Cash transfers amid shocks: A large, one-time, unconditional cash transfer to refugees in Uganda has multidimensional benefits after 19 months

Prankur Gupta, Daniel Stein, Kyla Longman, Heather Lanthorn, Rico Bergmann, Emmanuel Nshakira-Rukundo, Noel Rutto, Christine Kahura, Winfred Kananu, Gabrielle Posner, K.J. Zhao, and Penny Davis

World Development, Volume 173 (2024), Article 106339


The article examines the effects of a substantial, one-off, unconditional cash transfer to refugee families in Uganda. Uganda hosts over 1.5 million refugees and asylum seekers.

The authors examine the effects of a US$1,000 cash transfer by the international NGO GiveDirectly to refugees in Kiryandongo settlement in Uganda distributed over two years until all households were reached. The authors compared early recipients (treatment group) with those awaiting the transfer (control group) at the study’s conclusion. The analysis draws on data collected from a sample of 1,090 households. The authors complemented quantitative findings with a longitudinal panel of semi-structured qualitative interviews.

Main findings:

  • The transfer boosted household consumption. Households that received the transfer experienced an 11 percent increase in household monthly consumption, equivalent to and additional US$92 per month. This rise was primarily due to households opting for more expensive but preferred items like animal products and vegetables, which are not included in the WFP food rations.
  • The cash transfer increased asset values and improved housing conditions. Recipients’ asset holdings increased by an average of US$3,937, compared to the control mean of US$6,495, primarily driven by an increase in the value of house and land holdings. The funds were often invested in constructing new homes or upgrading existing ones, leading to better housing quality, as evidenced by an increase in the number of rooms and improvements in the construction of walls, floors, and roofs.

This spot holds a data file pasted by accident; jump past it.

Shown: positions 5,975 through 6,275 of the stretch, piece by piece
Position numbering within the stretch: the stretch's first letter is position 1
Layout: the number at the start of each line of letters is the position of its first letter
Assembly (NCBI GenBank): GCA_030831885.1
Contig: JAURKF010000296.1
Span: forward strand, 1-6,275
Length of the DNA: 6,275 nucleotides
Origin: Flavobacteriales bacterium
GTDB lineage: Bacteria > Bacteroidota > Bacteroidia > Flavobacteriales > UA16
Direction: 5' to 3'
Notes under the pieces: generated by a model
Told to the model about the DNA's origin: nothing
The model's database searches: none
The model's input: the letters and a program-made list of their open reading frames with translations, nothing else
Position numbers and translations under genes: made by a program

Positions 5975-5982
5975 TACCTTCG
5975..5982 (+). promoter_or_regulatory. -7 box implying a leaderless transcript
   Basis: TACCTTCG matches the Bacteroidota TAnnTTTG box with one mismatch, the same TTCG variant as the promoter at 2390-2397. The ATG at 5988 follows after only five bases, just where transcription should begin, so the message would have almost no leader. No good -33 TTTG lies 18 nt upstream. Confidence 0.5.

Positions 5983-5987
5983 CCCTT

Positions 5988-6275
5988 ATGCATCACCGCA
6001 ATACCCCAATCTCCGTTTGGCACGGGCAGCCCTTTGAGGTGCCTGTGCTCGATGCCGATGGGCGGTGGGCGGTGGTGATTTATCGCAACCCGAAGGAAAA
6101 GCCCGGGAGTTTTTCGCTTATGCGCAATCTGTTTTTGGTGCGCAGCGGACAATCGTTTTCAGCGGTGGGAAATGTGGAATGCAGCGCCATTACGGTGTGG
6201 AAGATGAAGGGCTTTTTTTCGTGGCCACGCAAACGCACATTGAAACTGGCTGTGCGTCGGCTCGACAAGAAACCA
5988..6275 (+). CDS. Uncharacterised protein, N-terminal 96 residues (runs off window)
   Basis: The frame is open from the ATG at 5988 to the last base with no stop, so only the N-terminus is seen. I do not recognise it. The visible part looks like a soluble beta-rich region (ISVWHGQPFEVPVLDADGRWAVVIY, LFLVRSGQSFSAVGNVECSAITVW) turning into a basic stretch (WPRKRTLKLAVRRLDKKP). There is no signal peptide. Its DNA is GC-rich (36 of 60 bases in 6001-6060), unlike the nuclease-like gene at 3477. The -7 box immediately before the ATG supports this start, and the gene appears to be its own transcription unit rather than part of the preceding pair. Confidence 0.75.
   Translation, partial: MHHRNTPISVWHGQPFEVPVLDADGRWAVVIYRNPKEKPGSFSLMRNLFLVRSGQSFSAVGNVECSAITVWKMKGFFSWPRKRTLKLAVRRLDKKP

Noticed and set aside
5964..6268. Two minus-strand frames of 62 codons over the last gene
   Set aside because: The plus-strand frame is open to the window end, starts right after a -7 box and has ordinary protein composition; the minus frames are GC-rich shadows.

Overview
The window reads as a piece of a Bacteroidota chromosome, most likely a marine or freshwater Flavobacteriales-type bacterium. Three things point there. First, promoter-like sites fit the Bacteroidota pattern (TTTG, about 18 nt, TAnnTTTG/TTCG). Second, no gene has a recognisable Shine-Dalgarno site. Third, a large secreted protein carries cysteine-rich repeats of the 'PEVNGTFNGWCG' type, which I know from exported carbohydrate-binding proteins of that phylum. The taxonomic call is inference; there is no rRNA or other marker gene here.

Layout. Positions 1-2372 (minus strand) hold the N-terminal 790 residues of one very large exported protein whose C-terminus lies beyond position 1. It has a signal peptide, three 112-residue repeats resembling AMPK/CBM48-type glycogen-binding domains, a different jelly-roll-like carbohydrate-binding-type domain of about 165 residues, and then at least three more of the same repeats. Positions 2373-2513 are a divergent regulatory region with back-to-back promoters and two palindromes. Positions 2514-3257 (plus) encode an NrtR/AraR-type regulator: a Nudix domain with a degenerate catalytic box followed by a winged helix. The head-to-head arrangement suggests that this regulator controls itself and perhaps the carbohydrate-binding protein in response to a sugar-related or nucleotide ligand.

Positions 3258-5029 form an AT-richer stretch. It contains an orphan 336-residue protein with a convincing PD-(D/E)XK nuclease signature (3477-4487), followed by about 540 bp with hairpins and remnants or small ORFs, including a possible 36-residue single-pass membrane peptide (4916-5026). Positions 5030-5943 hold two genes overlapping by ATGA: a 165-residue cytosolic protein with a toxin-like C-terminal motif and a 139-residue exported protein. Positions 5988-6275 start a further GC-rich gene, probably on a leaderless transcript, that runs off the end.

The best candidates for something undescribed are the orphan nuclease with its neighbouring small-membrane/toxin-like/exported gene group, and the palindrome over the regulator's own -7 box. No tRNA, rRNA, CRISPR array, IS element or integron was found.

• The transfer boosted business ownership and revenue. Recipients were 8.2 percentage points more likely to own a business, a 37 percent increase from the control mean. Additionally, recipients generated US$41 more per month in business revenue compared to the control mean of US$63, mainly from small shops in the treatment group. Qualitative research suggests that business formation might have been higher without COVID-19 disruptions, as many households had plans to start businesses thwarted by lockdowns. The ability to invest the transfer effectively varied; some managed to establish successful businesses and create lasting income streams, while others remained dependent on humanitarian aid post-transfer.
  • The transfer increased self-reliance. Transfer recipients experienced a 0.16 standard deviation increase in a self-reliance index, primarily due to decreased household debt.
  • The transfer significantly increased psychological well-being. The cash transfer improved psychological wellbeing, with recipients showing a 0.28 standard deviation improvement in a wellbeing index, with consistent gains across mental health metrics such as depression, stress, happiness, and life satisfaction.
  • There were positive but insignificant effects on agricultural production and revenue, food security, household dependency ratio, migration, employment, and female empowerment.

The authors conclude that large one-off cash transfers for refugees in situations of protracted displacement enabled them to make meaningful progress towards self-reliance through investments and asset accumulation. However, the magnitude and mixed nature of the results suggest that transfers alone are insufficient to deliver lasting self-reliance to those in protracted displacement, especially in the context of multiple shocks.